Ronnie Whelan and Graeme Souness celebrated many successes together while teammates at Liverpool throughout the 1980s.
Leading a potent midfield, the duo won three First Division League titles together as well as a European Cup in 1984.
That same year, Souness made the move to Sampdoria, but returned to Merseyside as manager in 1991 following the resignation of Kenny Dalglish.
Liverpool changed under Souness as did the relationship Whelan once had with his former teammate. The Scotsman remained as Liverpool manager until 1994 but during that time, he only won a single piece of silverware – the FA Cup.
In his 2012 autobiography, ‘Walk On: My Life In Red’, Whelan outlined the reasons for Souness’ failure as Liverpool manager.
“Souey failed for two reasons: his judgement of players and the way he handled players, both young and old. You live and die by the players you bring in – and also by the players you let go.
“After that, you need good man-management skills, and at times his were terrible.”
The former Scottish international made an immediate statement at Liverpool by his dealings in the transfer market. In the space of two years, he made 15 signings while he also let go of the likes of Peter Beardsley and Steve Staunton.
“Between summer and Christmas of 1991, the manager got rid of six players.
“When managers moved on players it never upset me because in one way it was none of my business – you just had to get on with it. We still had to play no matter who was bought or sold.
“But of course it was our business, more than anyone else’s arguably, because we had to play with them and deal with the consequences it they weren’t doing the job.”
Whelan argues that the number of changes Souness made to the squad upset the balance entirely. And it resulted in Liverpool transitioning from a feared and formidable outfit to a very beatable team.
“You had a team now that wasn’t stable and united. There was a lot of individual play. We had our moments, times when we clicked and looked pretty impressive. But the reality was we were a team that wasn’t hard to beat.
“I’d played with a team that was one of the hardest to beat there’s ever been. And I played in a team that had so much flair it could go and win a game out of nowhere.
“Souey’s team was neither one thing nor the other. A lot of good moments but not consistent enough to win a league. And that’s the standard we should be talking about at Liverpool. You want to be looking at players who are good enough to win a league and we weren’t bringing in players of that calibre. We didn’t gel as a team and it never really happened for us that first season.
“And I don’t think we ever recovered. The clear-out had been too radical. He had changed too much too soon. There was no stability there.
“Time and again his decisions in the transfer market left us shaking our heads. Apart from Rob Jones, it’d be hard to say that any of his signings ever really worked out.”
However, it was Souness’ management style and treatment of his players that proved even more detrimental to Liverpool, according to Whelan.
“I also believe his man-management skills could have been a lot better. With Souey, it was my way or the highway. In fairness, he wasn’t confrontational all the time. He was confrontational when things weren’t going well. So I suppose he was confrontational a lot of the time – and in a bad mood the rest of the time.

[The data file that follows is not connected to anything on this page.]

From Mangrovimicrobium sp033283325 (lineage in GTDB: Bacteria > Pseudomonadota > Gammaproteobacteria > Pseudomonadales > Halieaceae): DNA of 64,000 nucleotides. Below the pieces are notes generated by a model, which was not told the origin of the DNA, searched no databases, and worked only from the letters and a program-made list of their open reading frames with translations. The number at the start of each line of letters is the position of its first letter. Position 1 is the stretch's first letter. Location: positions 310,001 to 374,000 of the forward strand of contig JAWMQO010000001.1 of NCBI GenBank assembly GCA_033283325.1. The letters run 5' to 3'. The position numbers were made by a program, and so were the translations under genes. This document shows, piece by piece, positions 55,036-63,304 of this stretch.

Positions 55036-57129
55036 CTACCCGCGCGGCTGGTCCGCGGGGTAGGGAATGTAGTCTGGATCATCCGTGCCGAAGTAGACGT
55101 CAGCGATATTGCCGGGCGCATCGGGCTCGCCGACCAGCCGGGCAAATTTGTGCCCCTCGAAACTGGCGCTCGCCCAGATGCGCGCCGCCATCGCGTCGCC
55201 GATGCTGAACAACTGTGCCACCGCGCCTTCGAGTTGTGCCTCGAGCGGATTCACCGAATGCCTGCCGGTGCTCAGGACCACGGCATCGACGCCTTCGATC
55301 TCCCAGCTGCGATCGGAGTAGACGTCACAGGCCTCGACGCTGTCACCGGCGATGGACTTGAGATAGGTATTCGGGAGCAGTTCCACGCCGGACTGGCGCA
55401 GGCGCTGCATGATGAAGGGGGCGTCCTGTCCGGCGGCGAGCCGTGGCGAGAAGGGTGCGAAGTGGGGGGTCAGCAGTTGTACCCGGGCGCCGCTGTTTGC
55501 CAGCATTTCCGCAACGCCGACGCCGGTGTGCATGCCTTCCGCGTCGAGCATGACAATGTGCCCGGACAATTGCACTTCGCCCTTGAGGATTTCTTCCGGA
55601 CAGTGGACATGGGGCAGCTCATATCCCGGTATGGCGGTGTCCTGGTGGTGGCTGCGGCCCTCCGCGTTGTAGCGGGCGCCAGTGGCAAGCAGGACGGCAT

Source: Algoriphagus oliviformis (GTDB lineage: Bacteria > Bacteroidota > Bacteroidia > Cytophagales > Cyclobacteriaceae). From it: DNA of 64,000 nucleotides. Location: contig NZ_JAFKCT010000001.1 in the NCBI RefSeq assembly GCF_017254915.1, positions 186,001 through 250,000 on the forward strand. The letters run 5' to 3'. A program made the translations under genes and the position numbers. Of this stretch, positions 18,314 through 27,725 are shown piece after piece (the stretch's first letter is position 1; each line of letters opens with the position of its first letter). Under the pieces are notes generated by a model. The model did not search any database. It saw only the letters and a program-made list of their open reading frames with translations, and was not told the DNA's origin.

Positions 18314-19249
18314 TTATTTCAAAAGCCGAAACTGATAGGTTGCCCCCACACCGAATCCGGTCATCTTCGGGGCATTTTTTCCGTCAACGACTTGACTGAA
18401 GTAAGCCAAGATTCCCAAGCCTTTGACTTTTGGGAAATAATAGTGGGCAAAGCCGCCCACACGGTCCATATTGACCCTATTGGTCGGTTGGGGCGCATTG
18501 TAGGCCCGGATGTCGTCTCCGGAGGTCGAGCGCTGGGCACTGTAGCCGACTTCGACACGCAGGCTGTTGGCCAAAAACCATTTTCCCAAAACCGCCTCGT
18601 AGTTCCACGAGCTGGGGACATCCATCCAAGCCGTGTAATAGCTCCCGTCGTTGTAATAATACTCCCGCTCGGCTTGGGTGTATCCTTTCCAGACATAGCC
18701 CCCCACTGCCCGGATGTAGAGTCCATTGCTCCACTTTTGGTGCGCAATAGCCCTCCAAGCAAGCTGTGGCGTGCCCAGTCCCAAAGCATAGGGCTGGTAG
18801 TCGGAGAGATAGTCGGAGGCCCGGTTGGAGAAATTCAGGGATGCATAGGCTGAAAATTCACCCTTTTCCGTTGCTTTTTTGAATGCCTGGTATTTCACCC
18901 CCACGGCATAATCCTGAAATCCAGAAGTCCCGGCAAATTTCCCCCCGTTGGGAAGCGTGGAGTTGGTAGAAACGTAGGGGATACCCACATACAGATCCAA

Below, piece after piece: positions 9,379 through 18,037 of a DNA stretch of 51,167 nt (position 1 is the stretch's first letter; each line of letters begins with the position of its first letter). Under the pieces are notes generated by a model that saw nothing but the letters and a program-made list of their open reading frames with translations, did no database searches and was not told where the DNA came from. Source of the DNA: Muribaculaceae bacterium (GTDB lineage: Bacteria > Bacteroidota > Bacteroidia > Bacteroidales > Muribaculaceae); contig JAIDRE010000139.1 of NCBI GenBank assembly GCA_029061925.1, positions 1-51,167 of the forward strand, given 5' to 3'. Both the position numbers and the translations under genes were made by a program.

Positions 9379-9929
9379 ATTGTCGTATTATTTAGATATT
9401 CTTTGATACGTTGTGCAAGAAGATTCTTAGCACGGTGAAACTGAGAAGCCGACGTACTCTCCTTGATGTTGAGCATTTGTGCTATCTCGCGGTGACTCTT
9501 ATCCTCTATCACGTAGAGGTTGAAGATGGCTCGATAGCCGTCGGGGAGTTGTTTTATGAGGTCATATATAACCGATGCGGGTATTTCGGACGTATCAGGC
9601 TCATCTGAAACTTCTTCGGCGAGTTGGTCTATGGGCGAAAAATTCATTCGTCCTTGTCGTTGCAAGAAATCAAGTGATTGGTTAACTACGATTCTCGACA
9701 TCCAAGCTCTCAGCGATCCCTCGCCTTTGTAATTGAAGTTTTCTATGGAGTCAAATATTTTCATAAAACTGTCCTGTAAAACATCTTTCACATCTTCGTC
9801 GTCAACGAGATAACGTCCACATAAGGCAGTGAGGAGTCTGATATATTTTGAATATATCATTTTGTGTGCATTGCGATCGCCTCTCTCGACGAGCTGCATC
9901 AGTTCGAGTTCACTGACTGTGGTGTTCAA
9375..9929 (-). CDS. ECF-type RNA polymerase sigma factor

“But I honestly knew that he wanted it to work. From the bottom of his heart he wanted it to work. I would have loved if he’d succeeded and I wanted to help him as much as I could. He was an old mate after all and I had nothing but admiration for him as a player.
“But I was just plagued with so many injuries, I missed huge chunks of his first two seasons. Maybe I was a bit naive thinking that we could have a closer relationship than he might have had with the younger lads, seeing what we’d been through together as players.”
By mid-1992, the relationship between Whelan and Souness was deteriorating. The Dubliner lost the captaincy to Mark Wright, as well as the No. 5 jersey, a shirt that he considered “lucky” and had worn for seven years, however he received no explanation from his manager on that move.
More incidents happened behind closed doors, Souness blanking Whelan after a poor performance while on one occasion, he called him up from the reserves to travel down to Chelsea following a knock to one of the first-team players during training. However, when they arrived down in London, Whelan wasn’t even named on the bench.
However, it was when Souness shared his dissatisfaction in public that matters really went downhill.
“It was Souey himself who went public on the tensions in the camp after that Bolton game [FA Cup third-round replay 1993]. He couldn’t contain his frustrations anymore. He went on a rant to the press afterward.
“‘They [the players] don’t see playing at Liverpool as the pinnacle of their careers. They are only interested in getting another move or another lump sum of money and that’s unacceptable.’
“And as a manager, you’re going to lose the dressing room if you come out with stuff like that to the press. This was his man-management at its worst. He was basically calling us greedy and gutless in front of the public. It was a reckless thing to do.”
From that point onwards, Melwood was not a happy place, Whelan wrote. Players were walking on eggshells around Souness and it was that tension that led to his eventual departure as manager in 1994.
“I think Souey went into the job the way he used to go into tackles, full steam ahead, not caring whether he hurt himself or anyone else.
“Everybody was sorry to see him go when he left as a player; I’m not so sure it was the same when he left as manager”.